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At forty-five minutes past six P. M., on the same day, I received information from the Commanding General stating that the enemy had evacuated Chattanooga and was retreating southward, and ordering me to move rapidly upon Alpine and Summerville, Ga., in pursuit, to intercept his line of retreat, and attack him in flank.

On September tenth, Post's brigade of Davis's division, was ordered to remain at Winston to guard trains, etc., etc. Johnson marched at five P. M. from Long's Springs, and crossed Lookout Mountain, encamping at the base, near Henderson's. Sheridan's division marched at five A. M. from Stearn's Mills, and encamped at Little River, about two miles and a half from the western crest. Headquarters of the corps were moved to near Alpine, Ga.

On arriving at Alpine, I discovered that the enemy had not retreated very far from Chattanooga, and, not being able to communicate with General Thomas by way of the valley, I despatched couriers by way of Valley Head, and learned, to my surprise, that he had not reached La Fayette as ordered. His reasons for not having reached that place became more apparent as we progressed. Under the circumstances, I did not move upon Summerville as ordered. My corps was isolated at Alpine, and, had it moved upon Summerville, it would have been exposed to the entire rebel army, which reconnoissances soon convinced me was being concentrated at or near La Fayette, Georgia.

On September eleventh, at half-past 9 P. M., I received a communication from General Thomas, reporting his difficulties on the march, and that he could not reach La Fayette until the thirteenth. Believing that no cooperation could take place between General Thomas and myself by way of Broomntown Valley, I ordered all my wagons and materials not necessary for the troops to be returned to the summit of Lookout Mountain, there to await the result of the cavalry reconnoissance sent by General Stanley to ascertain the whereabouts of the enemy. The General Commanding was apprised of my movements and dispositions.

September 12.--My command rested in position near Alpine.

September. 13.--Orders were received from General Thomas at midnight, directing two divisions of my corps to be moved to his support and the other divisions to be left to guard the trains. This order was given by direction of General Rosecrans. It was my desire to join General Thomas by the Mountain road, via Stephens's Gap; but, not having any guide, and all the citizens concurring that no such road existed, and General Thomas also stating that the route by Valley Head was the only practicable one, I determined to join him by it.

A brigade from each division was detailed as a guard from my trains, and General Lytle placed in command. My corps was moved up the mountain at Alpine, Ga., on the night of the thirteenth, and on the night of the fourteenth it was again encamped in Lookout Valley, except the division guarding the trains, which was encamped at Little River, on the mountains.

Sheridan's division marched down Lookout Valley to Johnson's Creek, and encamped at the base of the mountain. Being informed that a good mountain road ran directly from Valley Head to Stevens's Gap, Generals Johnson and Davis were ordered to march on that road with the utmost expedition. By direction of the General Commanding, General Lytle was directed to move with two brigades toward McLemore's Cove to observe Dougherty's Gap.

On the seventeenth, my corps was concentrated in McLemore's Cove, Sheridan being posted at the foot of Stevens's Gap, Davis at Brooks's, in front of Dug Gap, and Johnson at Pond Spring, in front of Catlett's Gap, in Pigeon Mountains. My instructions were to concentrate my commands between Pond Springs and Gower's and Chickamauga Creek. It was impossible for. me to comply with these orders, as General Thomas occupied the ground. My instructions were subsequently modified. On the eighteenth, General Lytle arrived with his two brigades, and on the night of the eighteenth my corps was closed up compactly on the Fourteenth corps, with the exception of Post's brigade, Davis's division, which was, by direction of the General Commanding, ordered to hold Stevens's Gap in Lookout Mountains, at all hazards. Subsequently, Colonel Post was ordered to report to General R. B. Mitchell, commanding the cavalry, and he did not report to General Davis until his arrival at Chattanooga on the morning of the twenty-second.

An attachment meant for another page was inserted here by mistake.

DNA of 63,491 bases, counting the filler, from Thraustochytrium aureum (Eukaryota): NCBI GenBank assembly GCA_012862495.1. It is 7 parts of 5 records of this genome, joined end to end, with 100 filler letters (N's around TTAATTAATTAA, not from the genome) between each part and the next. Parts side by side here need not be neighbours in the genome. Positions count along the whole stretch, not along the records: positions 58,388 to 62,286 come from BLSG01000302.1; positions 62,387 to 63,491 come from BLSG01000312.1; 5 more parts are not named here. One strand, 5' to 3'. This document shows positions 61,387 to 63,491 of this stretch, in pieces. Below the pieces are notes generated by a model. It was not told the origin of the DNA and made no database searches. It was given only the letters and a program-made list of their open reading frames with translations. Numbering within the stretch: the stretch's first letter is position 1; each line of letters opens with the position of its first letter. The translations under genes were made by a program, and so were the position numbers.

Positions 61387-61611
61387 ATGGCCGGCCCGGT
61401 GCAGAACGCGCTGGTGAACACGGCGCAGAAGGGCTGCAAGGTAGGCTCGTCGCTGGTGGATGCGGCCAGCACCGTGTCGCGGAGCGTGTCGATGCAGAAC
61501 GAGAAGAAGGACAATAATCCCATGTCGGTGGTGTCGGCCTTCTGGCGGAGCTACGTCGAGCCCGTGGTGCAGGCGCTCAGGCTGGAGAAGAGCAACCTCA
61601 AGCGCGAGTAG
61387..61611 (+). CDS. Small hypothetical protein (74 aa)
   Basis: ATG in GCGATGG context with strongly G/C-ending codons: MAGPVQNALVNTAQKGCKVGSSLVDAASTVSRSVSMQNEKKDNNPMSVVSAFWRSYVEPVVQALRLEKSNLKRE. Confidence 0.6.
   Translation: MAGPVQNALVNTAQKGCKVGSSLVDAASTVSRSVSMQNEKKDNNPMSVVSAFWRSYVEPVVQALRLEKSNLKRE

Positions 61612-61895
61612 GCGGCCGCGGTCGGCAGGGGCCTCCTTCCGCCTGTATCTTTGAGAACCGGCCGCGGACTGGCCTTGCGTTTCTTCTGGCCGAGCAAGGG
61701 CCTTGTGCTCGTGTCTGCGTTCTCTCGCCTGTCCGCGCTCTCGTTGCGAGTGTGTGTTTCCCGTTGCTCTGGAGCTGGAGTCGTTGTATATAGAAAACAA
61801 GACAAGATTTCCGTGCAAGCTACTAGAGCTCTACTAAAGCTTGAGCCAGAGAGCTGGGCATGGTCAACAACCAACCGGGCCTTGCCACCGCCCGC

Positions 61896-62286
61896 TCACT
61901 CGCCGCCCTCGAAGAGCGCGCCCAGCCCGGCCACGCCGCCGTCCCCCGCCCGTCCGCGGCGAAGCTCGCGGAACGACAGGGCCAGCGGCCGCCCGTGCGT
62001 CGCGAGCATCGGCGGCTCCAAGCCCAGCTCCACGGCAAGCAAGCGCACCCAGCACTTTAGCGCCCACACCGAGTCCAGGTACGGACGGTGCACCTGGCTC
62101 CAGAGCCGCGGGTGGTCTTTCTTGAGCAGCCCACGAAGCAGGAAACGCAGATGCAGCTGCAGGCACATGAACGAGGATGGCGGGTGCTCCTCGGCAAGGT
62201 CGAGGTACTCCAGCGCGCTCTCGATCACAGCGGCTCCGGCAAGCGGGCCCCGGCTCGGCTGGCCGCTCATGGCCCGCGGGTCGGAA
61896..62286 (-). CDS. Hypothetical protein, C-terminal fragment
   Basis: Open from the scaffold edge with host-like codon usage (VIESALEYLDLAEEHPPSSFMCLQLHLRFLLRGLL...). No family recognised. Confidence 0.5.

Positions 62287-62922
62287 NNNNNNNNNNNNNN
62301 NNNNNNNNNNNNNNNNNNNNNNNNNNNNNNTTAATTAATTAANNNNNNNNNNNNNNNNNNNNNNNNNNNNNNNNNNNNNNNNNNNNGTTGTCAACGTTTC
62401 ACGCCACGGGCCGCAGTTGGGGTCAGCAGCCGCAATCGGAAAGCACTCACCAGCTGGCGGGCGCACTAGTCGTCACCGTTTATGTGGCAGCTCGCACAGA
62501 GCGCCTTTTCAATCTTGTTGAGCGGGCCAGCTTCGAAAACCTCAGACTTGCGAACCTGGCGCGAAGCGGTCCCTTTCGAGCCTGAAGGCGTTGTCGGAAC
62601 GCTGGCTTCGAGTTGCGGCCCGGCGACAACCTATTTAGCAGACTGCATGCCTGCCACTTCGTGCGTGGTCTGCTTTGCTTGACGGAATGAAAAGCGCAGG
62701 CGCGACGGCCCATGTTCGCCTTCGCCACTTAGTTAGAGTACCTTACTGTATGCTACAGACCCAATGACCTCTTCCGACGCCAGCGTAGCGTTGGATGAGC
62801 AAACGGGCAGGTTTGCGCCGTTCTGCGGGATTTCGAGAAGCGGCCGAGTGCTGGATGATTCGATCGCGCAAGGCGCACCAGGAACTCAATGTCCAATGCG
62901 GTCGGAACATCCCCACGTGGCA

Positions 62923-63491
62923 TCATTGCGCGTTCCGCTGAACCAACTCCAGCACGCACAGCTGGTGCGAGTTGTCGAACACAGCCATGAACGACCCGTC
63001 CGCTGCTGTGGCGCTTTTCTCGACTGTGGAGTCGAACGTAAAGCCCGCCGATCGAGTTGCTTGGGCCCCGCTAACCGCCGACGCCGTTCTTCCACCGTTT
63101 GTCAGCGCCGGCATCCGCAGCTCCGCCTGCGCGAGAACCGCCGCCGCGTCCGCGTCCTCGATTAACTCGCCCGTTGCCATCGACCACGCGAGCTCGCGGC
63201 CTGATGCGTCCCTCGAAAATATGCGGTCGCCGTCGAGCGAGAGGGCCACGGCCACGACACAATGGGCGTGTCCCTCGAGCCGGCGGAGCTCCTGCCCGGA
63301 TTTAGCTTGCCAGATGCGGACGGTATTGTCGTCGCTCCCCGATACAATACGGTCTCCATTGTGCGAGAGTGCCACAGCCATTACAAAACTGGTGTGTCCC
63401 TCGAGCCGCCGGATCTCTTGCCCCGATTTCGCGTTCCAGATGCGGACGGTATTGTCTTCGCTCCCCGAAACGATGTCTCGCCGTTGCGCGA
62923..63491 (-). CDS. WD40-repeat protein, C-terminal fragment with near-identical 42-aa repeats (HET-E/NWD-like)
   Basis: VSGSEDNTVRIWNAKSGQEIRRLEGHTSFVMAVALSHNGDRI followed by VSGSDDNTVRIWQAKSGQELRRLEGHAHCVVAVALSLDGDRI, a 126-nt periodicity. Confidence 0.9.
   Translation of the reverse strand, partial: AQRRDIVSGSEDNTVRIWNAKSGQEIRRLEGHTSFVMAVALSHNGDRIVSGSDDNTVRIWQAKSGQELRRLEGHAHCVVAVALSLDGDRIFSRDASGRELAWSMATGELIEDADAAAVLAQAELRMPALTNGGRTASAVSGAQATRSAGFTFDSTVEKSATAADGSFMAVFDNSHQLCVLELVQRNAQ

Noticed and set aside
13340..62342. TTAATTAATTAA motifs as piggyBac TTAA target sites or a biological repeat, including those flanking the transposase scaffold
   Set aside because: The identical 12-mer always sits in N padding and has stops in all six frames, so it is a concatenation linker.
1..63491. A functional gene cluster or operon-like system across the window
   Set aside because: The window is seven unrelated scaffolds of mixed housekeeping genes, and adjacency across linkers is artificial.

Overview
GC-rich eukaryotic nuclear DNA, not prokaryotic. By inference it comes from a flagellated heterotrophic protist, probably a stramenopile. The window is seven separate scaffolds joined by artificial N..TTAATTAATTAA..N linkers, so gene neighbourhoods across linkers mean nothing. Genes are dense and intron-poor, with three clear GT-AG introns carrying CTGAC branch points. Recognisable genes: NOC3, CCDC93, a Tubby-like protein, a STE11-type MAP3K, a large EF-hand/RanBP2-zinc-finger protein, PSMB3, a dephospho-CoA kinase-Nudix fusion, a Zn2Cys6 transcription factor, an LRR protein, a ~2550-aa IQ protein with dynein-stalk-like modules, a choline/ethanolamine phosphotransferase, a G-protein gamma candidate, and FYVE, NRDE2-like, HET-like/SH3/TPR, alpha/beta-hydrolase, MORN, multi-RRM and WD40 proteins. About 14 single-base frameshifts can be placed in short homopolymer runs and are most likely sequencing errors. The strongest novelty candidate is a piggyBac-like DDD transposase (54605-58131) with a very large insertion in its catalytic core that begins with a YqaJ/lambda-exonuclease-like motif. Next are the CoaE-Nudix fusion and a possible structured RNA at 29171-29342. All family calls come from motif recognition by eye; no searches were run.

On September nineteenth, at fifteen minutes past twelve A. M., I was ordered to move down to Crawfish Springs as soon as General Thomas's troops were out of the way. In compliance with this order General Johnson's division marched at early dawn, followed by Davis's and Sheridan's. I arrived at Crawfish Springs at an early hour, and reported in person to the General Commanding, who directed me to mass my troops at that place and await further orders. This was done as my command arrived.

At fifteen minutes past ten A. M. I was ordered to take command of the right and the cavalry, including Negley's division of the Fourteenth corps then observing the fords of the Chickamauga near Crawfish Springs, one brigade of this division being then engaged with the enemy. The same order directed me to send General Johnson's division forward to Widow Glenn's house to report to General Thomas. Immediately afterward I received orders to send General Davis's division to the same point to report to General Thomas or the General Commanding. These orders were at once complied with.

By this time the advance of General Sheridan's division came up, and as soon as he was posted to support the right of Crittenden's corps at Gordon's Mills, General Negley's division was withdrawn from the fords of Chickamauga Creek, and by direction of. the General Commanding, ordered to report to General Thomas, which it did

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